Nicene and Ante-Nicene Fathers, Ser. II, Vol. V:Early Church Fathers Index Previous Next
Apologetic Works.: Chapter XXIX
But they change their ground and endeavour to vilify our faith in another way. They ask, if what took place was not to the dishonour of p. 498 God or unworthy of Him, why did He delay the benefit so long? Why, since evil was in the beginning, did He not cut off its further progress?—To this we have a concise answer; viz. that this delay in conferring the benefit was owing to wisdom and a provident regard for that which would be a gain for our nature. In diseases, for instance, of the body, when some corrupt humour spreads unseen beneath the pores, before all the unhealthy secretion has been detected on the skin, they who treat diseases by the rules of art do not use such medicines as would harden the flesh, but they wait till all that lurks within comes out upon the surface, and then, with the disease unmasked, apply their remedies. When once, then, the disease of evil had fixed itself in the nature of mankind, He, the universal Healer, waited for the time when no form of wickedness was left still hidden in that nature. For this reason it was that He did not produce his healing for mans disease immediately on Cains hatred and murder of his brother; for the wickedness of those who were destroyed in the days of Noah had not yet burst into a flame, nor had that terrible disease of Sodomite lawlessness been displayed, nor the Egyptians war against God 2010 , nor the pride of Assyria, nor the Jews bloody persecution of Gods saints, nor Herods cruel murder of the children, nor whatever else is recorded, or if unrecorded was done in the generations that followed, the root of evil budding forth in divers manners in the wilful purposes of man. When, then, wickedness had reached its utmost height, and there was no form of wickedness which men had not dared to do, to the end that the healing remedy might pervade the whole of the diseased system, He, accordingly, ministers to the disease; not at its beginning, but when it had been completely developed.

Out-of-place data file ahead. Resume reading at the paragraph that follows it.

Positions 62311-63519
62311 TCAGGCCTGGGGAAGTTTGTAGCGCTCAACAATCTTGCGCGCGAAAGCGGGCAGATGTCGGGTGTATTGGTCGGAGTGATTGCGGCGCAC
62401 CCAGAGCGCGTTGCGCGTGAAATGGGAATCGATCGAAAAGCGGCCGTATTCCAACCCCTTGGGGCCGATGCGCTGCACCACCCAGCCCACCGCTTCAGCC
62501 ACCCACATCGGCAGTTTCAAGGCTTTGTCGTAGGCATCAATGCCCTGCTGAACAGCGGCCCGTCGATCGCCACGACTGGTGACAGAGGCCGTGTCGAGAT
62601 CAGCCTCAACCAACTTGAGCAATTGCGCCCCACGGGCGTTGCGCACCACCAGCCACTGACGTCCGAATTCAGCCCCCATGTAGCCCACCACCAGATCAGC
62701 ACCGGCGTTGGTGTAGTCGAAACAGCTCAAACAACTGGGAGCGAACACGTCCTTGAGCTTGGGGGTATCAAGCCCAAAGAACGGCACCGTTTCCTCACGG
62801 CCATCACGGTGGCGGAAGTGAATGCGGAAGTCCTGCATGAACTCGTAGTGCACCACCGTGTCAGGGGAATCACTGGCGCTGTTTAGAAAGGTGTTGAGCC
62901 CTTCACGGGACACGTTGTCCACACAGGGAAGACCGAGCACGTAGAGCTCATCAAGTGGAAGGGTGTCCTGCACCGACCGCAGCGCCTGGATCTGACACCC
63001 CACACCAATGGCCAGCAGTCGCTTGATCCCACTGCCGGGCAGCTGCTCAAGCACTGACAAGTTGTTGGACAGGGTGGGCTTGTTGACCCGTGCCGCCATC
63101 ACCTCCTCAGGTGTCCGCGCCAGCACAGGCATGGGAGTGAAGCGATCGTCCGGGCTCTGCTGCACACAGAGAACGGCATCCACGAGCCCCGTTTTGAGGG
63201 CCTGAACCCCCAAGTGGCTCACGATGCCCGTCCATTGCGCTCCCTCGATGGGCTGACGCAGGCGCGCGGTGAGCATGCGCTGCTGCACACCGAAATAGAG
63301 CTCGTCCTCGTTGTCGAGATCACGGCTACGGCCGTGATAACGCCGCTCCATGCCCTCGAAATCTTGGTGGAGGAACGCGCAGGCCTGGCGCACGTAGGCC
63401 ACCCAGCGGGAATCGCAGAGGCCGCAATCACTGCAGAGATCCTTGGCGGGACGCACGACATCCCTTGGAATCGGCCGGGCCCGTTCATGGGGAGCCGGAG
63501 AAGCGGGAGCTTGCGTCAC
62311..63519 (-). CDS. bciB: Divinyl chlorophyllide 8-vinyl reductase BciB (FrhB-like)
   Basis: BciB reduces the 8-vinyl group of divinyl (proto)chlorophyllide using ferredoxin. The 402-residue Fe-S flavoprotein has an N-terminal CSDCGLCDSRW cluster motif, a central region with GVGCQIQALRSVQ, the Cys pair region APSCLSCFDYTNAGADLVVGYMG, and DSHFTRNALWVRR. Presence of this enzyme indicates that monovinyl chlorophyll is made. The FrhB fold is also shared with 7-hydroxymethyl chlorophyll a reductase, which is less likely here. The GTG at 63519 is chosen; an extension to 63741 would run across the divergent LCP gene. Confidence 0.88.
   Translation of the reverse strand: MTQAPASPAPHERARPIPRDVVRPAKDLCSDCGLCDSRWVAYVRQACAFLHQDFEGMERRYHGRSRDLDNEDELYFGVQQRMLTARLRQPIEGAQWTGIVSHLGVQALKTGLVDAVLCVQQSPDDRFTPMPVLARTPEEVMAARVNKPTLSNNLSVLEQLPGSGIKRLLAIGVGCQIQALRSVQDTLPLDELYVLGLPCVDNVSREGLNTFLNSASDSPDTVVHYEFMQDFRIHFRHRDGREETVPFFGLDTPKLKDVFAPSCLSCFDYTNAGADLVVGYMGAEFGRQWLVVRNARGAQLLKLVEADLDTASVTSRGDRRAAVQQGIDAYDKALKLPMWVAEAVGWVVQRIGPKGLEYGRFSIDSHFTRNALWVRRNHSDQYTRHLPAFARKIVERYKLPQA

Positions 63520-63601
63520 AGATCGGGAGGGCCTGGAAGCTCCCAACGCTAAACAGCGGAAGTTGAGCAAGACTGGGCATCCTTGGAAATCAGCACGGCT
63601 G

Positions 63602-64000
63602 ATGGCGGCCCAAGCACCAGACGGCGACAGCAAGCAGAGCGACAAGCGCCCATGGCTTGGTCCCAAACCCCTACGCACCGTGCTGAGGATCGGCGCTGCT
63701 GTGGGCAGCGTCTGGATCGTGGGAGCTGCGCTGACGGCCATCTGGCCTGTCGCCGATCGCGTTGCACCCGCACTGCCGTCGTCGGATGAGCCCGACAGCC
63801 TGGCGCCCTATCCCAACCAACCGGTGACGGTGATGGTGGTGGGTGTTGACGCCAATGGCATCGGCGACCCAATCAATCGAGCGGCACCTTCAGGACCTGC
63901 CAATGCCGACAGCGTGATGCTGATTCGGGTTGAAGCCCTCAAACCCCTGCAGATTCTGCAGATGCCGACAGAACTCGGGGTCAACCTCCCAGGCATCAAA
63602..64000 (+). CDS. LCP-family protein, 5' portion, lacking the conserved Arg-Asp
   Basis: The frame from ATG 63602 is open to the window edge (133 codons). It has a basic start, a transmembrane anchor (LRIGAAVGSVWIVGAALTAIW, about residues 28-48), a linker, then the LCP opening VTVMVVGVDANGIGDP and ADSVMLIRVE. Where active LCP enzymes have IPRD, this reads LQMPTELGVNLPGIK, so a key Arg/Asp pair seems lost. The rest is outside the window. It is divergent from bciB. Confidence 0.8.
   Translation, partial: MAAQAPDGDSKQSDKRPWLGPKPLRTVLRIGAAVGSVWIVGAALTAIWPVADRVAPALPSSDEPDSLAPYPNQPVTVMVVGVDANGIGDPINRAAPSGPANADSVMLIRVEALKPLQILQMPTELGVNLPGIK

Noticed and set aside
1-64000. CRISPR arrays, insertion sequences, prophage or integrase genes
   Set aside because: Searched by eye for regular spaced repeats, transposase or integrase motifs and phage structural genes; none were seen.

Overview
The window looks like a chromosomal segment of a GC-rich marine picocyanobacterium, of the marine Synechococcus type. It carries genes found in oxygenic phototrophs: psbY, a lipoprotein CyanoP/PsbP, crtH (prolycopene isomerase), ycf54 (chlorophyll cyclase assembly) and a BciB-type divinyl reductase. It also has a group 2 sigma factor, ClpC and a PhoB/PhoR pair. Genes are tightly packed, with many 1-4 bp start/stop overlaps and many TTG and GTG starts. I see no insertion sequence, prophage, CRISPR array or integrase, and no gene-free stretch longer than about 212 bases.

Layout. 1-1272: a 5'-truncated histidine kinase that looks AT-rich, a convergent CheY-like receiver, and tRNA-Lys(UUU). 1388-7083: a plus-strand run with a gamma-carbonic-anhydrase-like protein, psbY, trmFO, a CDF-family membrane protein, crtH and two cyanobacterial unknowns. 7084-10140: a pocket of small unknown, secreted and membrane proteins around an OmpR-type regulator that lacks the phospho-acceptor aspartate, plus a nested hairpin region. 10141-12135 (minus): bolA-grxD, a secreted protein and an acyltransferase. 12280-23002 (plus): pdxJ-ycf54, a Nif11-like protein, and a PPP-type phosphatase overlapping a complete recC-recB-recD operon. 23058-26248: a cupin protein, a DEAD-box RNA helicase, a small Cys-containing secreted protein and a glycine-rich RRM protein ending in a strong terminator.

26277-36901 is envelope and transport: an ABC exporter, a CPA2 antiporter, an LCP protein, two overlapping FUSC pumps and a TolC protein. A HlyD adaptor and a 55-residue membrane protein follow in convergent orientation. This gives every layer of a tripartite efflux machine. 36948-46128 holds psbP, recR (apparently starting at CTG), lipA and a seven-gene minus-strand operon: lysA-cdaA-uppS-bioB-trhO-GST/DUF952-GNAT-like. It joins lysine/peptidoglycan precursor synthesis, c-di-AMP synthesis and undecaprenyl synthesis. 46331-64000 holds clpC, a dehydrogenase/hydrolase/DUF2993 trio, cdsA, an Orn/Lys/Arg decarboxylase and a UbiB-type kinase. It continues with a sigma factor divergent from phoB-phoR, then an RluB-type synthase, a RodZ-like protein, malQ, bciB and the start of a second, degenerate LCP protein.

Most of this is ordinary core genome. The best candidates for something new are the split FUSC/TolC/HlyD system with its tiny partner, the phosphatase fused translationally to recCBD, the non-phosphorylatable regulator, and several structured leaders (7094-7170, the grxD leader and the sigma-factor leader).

θεομαχία, a word often applied by the Greek Fathers to the conduct of the Egyptians, in reference, of course, to Pharaoh.
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